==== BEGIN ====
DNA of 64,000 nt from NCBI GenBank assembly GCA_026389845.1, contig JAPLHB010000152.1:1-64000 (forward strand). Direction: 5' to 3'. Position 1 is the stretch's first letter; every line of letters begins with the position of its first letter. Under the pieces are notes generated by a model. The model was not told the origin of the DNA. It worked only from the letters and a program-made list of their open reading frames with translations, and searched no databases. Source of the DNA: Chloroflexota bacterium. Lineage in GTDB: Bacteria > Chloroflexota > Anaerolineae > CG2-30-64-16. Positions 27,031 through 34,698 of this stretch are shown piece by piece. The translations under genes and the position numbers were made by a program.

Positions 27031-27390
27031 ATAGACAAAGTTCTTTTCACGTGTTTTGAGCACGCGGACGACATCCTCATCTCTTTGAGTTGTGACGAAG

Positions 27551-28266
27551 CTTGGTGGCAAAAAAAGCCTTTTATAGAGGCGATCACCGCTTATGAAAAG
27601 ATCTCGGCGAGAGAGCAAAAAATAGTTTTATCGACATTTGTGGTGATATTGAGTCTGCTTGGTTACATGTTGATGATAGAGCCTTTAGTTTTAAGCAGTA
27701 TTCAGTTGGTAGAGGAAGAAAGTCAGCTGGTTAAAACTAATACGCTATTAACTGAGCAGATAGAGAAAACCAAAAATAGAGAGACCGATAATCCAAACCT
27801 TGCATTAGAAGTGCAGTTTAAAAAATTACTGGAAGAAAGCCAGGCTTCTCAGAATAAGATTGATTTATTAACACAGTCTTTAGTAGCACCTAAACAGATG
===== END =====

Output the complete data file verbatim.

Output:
DNA of 64,000 nt from NCBI GenBank assembly GCA_026389845.1, contig JAPLHB010000152.1:1-64000 (forward strand). Direction: 5' to 3'. Position 1 is the stretch's first letter; every line of letters begins with the position of its first letter. Under the pieces are notes generated by a model. The model was not told the origin of the DNA. It worked only from the letters and a program-made list of their open reading frames with translations, and searched no databases. Source of the DNA: Chloroflexota bacterium. Lineage in GTDB: Bacteria > Chloroflexota > Anaerolineae > CG2-30-64-16. Positions 27,031 through 34,698 of this stretch are shown piece by piece. The translations under genes and the position numbers were made by a program.

Positions 27031-27390
27031 ATAGACAAAGTTCTTTTCACGTGTTTTGAGCACGCGGACGACATCCTCATCTCTTTGAGTTGTGACGAAG

Positions 27551-28266
27551 CTTGGTGGCAAAAAAAGCCTTTTATAGAGGCGATCACCGCTTATGAAAAG
27601 ATCTCGGCGAGAGAGCAAAAAATAGTTTTATCGACATTTGTGGTGATATTGAGTCTGCTTGGTTACATGTTGATGATAGAGCCTTTAGTTTTAAGCAGTA
27701 TTCAGTTGGTAGAGGAAGAAAGTCAGCTGGTTAAAACTAATACGCTATTAACTGAGCAGATAGAGAAAACCAAAAATAGAGAGACCGATAATCCAAACCT
27801 TGCATTAGAAGTGCAGTTTAAAAAATTACTGGAAGAAAGCCAGGCTTCTCAGAATAAGATTGATTTATTAACACAGTCTTTAGTAGCACCTAAACAGATG